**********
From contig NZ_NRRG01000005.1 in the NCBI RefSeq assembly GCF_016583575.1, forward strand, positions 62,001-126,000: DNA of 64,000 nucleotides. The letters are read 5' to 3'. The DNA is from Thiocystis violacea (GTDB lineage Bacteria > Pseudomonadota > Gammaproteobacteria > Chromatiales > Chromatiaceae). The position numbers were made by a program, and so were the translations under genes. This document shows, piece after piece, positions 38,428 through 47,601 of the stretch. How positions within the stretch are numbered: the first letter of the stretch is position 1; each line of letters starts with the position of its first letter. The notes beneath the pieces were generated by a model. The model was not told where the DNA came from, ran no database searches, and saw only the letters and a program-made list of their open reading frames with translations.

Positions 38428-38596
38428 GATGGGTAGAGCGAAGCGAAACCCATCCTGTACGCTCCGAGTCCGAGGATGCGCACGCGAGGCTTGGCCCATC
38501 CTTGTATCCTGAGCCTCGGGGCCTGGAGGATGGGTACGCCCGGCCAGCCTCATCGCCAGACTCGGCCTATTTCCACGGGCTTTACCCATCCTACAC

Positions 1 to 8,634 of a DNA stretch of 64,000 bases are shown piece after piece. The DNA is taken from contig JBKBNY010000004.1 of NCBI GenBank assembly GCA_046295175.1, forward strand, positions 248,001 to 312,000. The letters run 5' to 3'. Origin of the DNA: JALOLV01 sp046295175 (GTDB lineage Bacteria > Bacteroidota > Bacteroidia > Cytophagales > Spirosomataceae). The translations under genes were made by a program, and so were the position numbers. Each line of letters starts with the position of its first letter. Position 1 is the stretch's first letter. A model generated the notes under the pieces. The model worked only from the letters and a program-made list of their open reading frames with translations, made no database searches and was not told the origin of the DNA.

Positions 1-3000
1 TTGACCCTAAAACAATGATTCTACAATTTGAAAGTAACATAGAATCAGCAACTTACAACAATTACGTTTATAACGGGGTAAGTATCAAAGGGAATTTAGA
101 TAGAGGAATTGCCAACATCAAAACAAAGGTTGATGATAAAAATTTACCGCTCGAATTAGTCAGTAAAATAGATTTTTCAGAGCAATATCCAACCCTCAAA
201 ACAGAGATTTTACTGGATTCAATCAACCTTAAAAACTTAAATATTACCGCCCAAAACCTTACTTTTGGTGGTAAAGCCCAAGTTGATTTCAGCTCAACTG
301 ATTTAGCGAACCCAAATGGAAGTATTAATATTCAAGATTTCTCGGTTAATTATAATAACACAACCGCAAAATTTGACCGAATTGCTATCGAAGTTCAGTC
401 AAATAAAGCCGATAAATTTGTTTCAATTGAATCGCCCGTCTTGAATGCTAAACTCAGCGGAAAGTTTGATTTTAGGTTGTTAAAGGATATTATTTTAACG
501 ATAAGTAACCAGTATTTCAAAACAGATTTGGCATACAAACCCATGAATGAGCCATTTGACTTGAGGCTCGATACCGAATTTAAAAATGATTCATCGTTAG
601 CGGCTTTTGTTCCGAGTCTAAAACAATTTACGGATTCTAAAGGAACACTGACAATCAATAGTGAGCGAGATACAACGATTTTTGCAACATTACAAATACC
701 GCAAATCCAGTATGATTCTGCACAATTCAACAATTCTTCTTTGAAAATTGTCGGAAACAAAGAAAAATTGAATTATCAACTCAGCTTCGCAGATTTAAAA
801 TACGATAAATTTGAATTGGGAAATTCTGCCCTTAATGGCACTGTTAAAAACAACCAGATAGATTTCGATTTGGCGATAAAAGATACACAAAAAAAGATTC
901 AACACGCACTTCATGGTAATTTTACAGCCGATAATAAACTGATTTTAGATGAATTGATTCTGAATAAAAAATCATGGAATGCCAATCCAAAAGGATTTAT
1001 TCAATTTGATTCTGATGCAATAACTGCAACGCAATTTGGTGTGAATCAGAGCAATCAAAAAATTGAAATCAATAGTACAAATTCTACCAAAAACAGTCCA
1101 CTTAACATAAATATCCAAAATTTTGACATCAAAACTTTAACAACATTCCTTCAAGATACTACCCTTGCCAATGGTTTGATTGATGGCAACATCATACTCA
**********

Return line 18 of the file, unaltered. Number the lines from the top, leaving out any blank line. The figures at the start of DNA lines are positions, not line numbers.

1101 CTTAACATAAATATCCAAAATTTTGACATCAAAACTTTAACAACATTCCTTCAAGATACTACCCTTGCCAATGGTTTGATTGATGGCAACATCATACTCA